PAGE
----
There are a few big barriers to entry. The show’s world-building is clearly going to be deliberately parceled out, and those who need to get a quick grip on everything will feel rootless and probably frustrated. If you haven’t read Watchmen or seen the movie, the whole tone, which is intense, highly ironic (and sarcastic) and really pretty provocative, may be discombobulating or off-putting. And this is a show about vigilantes who wear masks and capes, so it is certainly superhero-adjacent.
I’m in for now. Lindelof is a TV genius (The Leftovers is one of my favourite TV shows ever, and Lost certainly was a thing) and the opening of this episode, dramatizing a horrendous moment in US racial history known as the Black Wall Street massacre, is arrestingly bold. The production values are through the roof, the music propulsive, and Jeremy Irons is in a concurrent storyline as a really weird castle dweller. One thing is for sure: there’s no predicting what’s coming next.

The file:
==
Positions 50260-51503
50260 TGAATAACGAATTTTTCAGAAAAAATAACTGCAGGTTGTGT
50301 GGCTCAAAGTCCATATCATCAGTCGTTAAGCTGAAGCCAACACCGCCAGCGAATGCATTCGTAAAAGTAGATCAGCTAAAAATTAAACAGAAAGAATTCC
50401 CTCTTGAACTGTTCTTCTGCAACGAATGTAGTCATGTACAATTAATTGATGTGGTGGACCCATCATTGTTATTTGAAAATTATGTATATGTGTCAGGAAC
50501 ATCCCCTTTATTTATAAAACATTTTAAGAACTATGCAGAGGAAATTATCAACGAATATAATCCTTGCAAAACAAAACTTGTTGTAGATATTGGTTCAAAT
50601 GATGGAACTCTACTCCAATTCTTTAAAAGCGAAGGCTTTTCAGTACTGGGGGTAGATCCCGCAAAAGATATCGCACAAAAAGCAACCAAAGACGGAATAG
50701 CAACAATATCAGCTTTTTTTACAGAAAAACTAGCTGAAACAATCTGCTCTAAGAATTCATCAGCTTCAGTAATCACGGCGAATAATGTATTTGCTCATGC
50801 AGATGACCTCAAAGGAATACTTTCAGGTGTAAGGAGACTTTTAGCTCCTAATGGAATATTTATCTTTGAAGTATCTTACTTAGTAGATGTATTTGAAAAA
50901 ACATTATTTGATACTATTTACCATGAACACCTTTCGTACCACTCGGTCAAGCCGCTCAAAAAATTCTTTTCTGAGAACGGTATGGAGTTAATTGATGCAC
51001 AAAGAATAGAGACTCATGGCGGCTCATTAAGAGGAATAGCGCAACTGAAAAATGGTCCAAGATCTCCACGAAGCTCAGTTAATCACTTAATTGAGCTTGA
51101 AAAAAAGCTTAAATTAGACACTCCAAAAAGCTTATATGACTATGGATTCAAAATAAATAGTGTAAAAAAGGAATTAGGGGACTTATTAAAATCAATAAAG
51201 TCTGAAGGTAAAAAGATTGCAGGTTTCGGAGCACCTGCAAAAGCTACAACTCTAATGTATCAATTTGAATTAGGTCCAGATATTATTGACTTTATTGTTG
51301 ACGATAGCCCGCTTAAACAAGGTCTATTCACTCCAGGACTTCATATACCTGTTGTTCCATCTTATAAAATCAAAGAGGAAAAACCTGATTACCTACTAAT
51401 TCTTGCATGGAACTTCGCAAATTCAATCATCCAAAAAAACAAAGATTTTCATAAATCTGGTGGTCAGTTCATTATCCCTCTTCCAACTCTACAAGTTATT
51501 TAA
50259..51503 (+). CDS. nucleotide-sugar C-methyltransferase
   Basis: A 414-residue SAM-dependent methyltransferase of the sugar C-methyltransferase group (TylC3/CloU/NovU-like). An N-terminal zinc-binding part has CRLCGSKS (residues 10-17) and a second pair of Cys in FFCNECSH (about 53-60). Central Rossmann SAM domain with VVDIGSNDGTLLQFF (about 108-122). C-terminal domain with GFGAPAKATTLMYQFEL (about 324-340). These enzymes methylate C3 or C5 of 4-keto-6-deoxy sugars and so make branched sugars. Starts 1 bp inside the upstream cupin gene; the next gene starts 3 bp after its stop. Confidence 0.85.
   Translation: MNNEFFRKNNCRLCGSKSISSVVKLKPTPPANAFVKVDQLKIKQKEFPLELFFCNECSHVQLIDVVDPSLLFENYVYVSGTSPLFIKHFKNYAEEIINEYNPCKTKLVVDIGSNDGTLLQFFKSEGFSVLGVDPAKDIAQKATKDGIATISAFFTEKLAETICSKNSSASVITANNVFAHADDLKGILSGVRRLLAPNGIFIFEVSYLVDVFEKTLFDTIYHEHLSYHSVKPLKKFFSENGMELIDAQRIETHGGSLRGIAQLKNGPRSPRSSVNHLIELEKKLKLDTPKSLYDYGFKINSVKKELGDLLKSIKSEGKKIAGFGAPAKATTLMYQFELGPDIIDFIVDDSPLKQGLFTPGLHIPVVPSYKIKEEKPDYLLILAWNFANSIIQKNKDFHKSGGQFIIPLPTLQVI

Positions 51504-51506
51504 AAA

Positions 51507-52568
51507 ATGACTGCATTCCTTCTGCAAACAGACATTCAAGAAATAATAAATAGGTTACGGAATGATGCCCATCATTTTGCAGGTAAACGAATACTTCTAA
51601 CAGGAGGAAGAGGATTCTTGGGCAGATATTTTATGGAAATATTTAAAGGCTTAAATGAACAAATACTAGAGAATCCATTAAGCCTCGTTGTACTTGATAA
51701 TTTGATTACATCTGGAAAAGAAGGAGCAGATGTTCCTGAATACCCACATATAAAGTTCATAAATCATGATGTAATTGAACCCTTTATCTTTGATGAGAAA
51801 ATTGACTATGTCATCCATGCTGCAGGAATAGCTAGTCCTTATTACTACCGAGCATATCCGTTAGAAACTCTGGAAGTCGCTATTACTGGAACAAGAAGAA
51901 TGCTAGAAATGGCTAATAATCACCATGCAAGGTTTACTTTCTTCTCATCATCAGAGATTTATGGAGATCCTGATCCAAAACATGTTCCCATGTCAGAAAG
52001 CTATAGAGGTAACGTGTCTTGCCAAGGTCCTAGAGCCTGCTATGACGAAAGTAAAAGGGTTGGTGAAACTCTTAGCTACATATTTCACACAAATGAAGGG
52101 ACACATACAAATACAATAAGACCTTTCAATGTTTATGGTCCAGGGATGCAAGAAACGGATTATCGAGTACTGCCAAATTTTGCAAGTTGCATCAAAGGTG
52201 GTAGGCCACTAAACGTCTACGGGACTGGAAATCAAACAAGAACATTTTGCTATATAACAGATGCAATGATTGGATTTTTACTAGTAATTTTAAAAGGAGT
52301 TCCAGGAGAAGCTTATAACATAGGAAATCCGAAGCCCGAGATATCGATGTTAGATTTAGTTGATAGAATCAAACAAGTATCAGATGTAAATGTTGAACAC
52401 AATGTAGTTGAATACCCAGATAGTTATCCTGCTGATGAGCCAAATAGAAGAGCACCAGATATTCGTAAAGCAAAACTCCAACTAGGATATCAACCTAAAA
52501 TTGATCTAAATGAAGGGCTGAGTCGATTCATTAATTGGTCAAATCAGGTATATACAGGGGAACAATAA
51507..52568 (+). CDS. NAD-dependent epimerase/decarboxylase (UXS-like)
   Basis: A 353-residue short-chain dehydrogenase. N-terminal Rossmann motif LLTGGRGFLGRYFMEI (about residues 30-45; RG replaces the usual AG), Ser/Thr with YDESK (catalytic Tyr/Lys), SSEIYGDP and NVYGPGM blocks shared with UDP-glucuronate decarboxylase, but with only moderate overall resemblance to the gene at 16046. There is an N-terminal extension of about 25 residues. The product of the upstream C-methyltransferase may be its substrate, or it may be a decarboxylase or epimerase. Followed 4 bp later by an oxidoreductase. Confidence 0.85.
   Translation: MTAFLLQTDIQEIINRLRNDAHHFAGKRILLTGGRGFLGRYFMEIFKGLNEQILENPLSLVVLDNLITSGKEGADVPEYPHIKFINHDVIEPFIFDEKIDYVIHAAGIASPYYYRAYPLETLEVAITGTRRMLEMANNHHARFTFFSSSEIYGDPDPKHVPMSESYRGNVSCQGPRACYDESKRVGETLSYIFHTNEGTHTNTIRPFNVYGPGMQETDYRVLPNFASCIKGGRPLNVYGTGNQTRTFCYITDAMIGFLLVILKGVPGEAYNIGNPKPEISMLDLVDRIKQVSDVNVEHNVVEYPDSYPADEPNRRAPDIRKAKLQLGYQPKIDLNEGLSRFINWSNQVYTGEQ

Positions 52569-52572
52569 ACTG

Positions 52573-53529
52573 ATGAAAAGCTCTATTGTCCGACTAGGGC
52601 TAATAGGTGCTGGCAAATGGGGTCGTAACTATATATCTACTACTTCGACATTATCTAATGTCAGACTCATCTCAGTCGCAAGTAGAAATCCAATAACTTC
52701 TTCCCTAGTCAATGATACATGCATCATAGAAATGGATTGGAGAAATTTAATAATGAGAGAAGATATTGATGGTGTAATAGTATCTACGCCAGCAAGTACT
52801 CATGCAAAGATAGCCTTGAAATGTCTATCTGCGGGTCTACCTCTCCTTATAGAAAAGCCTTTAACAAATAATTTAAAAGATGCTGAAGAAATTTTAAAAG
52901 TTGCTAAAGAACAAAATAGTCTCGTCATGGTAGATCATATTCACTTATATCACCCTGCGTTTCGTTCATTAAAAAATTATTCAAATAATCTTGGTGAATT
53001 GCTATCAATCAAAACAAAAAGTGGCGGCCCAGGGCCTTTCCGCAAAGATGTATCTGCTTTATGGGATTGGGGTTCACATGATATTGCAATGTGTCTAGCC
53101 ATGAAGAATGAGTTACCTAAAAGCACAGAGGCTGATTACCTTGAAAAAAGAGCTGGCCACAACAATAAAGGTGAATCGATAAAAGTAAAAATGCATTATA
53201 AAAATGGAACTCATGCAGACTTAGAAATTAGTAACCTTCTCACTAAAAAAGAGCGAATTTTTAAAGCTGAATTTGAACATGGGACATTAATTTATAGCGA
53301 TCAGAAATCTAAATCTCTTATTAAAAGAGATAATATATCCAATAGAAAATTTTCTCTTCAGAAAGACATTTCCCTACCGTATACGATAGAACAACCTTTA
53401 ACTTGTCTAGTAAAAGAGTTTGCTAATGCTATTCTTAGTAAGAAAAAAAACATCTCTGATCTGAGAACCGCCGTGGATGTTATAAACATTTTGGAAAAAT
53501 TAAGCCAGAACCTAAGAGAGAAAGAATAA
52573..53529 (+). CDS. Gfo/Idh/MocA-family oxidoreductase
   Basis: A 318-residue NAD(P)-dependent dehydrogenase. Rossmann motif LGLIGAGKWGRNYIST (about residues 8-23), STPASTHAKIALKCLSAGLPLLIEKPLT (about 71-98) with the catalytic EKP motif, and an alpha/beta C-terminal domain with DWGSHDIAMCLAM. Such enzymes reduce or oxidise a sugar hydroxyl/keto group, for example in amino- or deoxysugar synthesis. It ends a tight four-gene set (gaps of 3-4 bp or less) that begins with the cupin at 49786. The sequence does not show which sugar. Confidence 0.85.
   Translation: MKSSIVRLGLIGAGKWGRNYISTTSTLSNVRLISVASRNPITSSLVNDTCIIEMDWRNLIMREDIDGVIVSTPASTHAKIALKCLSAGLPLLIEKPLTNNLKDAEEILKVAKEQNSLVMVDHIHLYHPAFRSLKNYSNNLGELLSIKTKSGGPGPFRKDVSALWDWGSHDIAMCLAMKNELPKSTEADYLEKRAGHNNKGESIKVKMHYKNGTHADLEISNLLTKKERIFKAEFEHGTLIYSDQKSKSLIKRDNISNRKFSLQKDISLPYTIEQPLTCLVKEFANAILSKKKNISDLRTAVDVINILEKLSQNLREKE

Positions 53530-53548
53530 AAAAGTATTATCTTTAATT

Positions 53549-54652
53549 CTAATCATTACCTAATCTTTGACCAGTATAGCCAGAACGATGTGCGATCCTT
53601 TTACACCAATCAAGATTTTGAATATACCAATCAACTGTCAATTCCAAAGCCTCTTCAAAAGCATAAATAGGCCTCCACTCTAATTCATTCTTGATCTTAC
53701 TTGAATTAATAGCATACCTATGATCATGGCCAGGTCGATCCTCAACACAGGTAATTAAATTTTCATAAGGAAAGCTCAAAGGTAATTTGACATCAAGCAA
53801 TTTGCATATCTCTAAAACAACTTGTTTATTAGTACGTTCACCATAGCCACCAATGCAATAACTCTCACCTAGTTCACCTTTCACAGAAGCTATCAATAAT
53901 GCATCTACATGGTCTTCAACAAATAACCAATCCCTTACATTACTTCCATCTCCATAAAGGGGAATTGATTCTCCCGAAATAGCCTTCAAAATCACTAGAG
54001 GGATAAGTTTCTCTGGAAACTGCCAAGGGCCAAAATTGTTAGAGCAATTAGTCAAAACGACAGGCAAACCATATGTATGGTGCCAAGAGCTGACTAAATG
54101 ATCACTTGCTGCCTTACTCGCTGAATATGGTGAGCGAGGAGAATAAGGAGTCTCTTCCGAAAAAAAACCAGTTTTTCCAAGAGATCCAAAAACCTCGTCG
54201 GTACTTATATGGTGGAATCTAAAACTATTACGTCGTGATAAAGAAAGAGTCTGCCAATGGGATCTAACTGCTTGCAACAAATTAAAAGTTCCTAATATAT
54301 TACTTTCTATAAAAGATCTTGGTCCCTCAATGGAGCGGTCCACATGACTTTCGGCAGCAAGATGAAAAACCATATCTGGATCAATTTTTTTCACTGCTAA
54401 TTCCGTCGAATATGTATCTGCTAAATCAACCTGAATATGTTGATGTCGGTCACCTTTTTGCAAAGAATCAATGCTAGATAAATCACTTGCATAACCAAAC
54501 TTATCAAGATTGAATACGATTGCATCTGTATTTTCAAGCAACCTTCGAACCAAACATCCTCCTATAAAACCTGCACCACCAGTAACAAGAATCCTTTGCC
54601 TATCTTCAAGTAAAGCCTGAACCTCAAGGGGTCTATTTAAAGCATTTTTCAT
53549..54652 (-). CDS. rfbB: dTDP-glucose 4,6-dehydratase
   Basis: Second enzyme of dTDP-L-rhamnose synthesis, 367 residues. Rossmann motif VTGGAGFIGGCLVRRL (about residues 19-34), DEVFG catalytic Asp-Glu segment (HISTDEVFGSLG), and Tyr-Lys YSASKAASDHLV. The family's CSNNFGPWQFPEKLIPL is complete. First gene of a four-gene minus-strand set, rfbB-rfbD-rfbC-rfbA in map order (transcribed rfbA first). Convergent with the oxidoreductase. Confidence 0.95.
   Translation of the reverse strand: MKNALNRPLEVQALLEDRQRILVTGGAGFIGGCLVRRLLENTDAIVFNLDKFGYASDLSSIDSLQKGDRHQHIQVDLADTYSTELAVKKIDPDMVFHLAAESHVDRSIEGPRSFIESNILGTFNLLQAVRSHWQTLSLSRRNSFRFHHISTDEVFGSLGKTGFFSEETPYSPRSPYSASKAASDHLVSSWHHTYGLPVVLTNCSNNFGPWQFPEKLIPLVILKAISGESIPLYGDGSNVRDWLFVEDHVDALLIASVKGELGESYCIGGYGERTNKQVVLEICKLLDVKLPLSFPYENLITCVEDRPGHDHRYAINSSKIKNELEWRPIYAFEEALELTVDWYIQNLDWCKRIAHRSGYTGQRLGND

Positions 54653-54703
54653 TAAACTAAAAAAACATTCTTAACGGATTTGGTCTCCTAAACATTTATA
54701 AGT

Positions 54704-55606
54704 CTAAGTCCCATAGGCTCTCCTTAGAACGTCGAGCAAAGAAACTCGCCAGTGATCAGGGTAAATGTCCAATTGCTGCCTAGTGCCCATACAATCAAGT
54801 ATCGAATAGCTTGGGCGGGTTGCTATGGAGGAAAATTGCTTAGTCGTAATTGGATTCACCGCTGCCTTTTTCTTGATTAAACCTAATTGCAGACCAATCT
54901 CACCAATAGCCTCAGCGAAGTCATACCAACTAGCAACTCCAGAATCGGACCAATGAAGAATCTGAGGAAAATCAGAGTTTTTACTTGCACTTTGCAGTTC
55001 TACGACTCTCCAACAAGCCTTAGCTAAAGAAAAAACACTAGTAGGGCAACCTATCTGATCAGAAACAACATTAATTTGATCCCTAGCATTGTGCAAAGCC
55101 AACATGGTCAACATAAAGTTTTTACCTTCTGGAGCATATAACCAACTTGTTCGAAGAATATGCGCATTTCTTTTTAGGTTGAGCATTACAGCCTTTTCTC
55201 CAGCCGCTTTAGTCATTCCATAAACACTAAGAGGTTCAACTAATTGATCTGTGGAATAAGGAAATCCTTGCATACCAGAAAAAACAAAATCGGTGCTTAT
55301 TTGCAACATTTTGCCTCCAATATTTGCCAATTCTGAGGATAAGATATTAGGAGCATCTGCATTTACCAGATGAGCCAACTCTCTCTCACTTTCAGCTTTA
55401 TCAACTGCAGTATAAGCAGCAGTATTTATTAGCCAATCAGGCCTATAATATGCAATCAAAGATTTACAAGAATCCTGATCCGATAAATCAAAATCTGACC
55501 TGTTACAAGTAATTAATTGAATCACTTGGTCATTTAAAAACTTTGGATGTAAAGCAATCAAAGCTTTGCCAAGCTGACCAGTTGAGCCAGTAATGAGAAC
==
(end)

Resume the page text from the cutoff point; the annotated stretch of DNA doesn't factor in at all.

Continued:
Now halfway through its second season, Succession (HBO / Showcase on Foxtel) continues to overwhelm me with its brilliance; I feel that I am watching some of the greatest television ever made, on par with Deadwood, The Wire and Mad Men. The humour is razor-sharp, the satire sharper even than that, while the drama is intense (and at times quite moving, quite the achievement for a show about privileged brats) and the plotting unbelievably engaging. This show rocks.
This season seems to be slicing even closer to the actual shenanigans of the Murdoch family, while also creating strong facsimiles of Vice and Gawker, Fox News (including a female version of Roger Ailes), Bernie Sanders and the Sulzberger (New York Times) and Bancroft (ex-Wall Street Journal) media dynasties. The directorial craft is exceptional (there are multiple directors), the acting incredible (and never more so than from the three “kids”, played by Jeremy Strong, Kieran Culkin and Australia’s own Sarah Snook) and the design impeccable. But it’s the writing, from series creator and chief scribe Jesse Armstrong, that is always the mic drop. He joins his colleague Armando Ianucci (they did The Thick of It and its movie spin-off In The Loop together, among other projects) as a CJ-Certified genius. If you haven’t tasted Succession, you need to watch season one first. What are you waiting for?